Your testimony to God’s love is strong. You came along and did not merely own your husband, but owned his family as your own. As we have agreed, we are as big sister and little brother. As sister-in-law and sister in Christ, you have always been a great support to me and my family. You have brought much encouragement to our struggling family and provision and laughter to our gatherings. You have not been afraid on occasion to say bluntly that I was pursuing a wrong course. I know you have prayed for me and you are ever an affectionate sister. We enjoyed discussions of wildflowers and trees and singing of hymns.

Because, as you have said, you have put Christ first in your lives and in your life, your union these 50 years has been a blessing to me and to many. It is and will reap deep benefits to your children and grandchildren for generations to come. This is what we mean by a godly heritage. As the psalmist said of Israel, “God blesses us, that all the ends of the earth may fear Him.” (Psalm 67:7) Your marriage is and will be a blessing as you run this race well to the end.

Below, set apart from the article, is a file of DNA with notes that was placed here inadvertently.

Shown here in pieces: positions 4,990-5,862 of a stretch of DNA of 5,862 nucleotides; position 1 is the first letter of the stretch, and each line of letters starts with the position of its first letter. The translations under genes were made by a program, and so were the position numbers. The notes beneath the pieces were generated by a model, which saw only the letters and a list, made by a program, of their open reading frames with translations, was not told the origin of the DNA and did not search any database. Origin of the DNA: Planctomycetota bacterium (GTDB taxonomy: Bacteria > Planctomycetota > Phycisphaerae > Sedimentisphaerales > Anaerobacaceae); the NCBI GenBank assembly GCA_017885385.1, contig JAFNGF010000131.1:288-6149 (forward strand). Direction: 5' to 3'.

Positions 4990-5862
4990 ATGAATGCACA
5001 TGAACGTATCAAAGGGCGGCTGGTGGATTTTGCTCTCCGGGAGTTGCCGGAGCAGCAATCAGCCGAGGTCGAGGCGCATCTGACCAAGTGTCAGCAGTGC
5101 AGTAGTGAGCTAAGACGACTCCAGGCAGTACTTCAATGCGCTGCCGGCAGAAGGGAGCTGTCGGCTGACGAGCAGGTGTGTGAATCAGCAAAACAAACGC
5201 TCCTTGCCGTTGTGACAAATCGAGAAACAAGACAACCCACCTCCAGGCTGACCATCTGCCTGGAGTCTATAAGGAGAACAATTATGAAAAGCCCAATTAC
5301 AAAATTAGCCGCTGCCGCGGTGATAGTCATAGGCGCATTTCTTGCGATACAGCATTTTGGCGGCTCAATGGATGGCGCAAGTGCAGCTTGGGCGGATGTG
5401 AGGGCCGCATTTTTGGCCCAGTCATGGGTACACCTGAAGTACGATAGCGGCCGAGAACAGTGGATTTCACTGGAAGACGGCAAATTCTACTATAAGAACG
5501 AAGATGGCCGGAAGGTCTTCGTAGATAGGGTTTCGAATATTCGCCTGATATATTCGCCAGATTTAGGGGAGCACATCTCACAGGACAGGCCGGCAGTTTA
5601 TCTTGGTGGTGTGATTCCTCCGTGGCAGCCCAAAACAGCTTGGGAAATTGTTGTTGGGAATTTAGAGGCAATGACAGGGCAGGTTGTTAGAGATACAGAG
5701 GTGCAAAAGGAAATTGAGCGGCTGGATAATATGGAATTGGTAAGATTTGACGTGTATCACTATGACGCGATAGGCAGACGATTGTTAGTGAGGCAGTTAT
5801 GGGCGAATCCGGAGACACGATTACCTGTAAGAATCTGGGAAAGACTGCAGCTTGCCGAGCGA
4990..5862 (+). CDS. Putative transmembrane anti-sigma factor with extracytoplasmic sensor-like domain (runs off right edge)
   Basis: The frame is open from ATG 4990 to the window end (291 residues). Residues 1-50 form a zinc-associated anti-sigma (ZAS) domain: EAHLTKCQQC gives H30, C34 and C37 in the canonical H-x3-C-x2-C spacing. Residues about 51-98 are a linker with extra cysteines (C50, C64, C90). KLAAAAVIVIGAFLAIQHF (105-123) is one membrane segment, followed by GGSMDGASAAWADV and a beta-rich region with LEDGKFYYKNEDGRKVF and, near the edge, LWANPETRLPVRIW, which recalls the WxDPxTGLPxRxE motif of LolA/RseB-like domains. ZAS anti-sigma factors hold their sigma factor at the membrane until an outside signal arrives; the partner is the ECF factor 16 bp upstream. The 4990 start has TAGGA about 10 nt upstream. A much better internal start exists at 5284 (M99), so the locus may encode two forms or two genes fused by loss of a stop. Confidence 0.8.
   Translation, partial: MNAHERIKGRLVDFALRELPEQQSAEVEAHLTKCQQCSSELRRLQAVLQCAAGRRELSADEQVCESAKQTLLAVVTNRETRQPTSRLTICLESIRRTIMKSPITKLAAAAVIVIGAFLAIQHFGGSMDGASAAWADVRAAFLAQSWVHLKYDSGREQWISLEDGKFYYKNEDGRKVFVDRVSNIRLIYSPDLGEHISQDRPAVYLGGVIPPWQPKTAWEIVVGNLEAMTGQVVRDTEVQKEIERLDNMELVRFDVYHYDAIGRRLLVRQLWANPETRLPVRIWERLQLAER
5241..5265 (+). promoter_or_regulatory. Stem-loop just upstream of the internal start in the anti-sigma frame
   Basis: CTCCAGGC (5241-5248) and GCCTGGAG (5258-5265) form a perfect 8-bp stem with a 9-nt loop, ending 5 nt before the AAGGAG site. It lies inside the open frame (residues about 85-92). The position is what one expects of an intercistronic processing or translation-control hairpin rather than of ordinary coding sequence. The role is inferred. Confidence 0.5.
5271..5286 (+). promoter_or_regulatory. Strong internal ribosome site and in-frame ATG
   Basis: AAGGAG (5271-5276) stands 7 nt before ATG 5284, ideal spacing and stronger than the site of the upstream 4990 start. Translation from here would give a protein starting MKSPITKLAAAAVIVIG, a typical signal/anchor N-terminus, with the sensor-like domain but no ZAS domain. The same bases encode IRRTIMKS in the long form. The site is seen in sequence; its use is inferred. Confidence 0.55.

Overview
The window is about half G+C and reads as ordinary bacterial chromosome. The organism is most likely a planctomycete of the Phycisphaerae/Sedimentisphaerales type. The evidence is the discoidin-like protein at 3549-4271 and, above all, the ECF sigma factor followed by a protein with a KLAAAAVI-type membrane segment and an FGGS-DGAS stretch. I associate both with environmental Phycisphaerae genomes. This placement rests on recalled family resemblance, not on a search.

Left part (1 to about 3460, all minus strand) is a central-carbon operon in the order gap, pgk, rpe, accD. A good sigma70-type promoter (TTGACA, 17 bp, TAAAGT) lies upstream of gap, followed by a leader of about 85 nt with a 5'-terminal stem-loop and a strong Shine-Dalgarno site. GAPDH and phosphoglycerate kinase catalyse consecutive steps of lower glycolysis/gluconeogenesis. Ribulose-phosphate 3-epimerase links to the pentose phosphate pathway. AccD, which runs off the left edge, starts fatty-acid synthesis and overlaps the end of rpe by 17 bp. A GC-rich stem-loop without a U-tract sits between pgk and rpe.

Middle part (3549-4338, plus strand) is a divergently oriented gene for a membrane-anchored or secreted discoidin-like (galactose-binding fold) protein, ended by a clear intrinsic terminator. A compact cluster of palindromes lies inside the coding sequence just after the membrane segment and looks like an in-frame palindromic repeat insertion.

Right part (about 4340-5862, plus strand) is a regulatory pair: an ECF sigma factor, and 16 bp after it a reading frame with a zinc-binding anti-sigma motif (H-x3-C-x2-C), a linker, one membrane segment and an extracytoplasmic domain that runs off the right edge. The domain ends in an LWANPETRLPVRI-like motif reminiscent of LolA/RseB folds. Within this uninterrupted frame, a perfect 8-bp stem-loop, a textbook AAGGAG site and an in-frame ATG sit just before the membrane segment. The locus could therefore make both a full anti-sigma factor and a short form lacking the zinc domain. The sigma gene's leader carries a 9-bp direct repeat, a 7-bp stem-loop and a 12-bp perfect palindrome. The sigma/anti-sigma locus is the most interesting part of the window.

Read Full Post »

The tradition in my family for about 30 years has been to gather at my oldest brother’s house for Thanksgiving. Numerous traditions grew up around this basic idea. One of the most enduring is the day after hike (see “Cascades and Escapades” and “Ebb and Flow of a Tradition” as two recent examples).

Of course, you can guess that this year was different. We didn’t meet at the elder brother’s house. His immediate family did. They also went on their hike. A good portion of my immediate family met at my house on Friday for thanksgiving reflections and a meal. There was plenty of good food prepared by numerous hands. We read psalms of thanksgiving and sang hymns and shared things we are thankful for.

On Saturday, prompted by two of my sons, we took a hike. My youngest and a young friend were beginning a one night backpacking trip, and the rest of us were along for the views and conversation. The slope had been burnt over twice about 15 years earlier and eliminated much of the topsoil. Regrowth has been slow, but the views are good.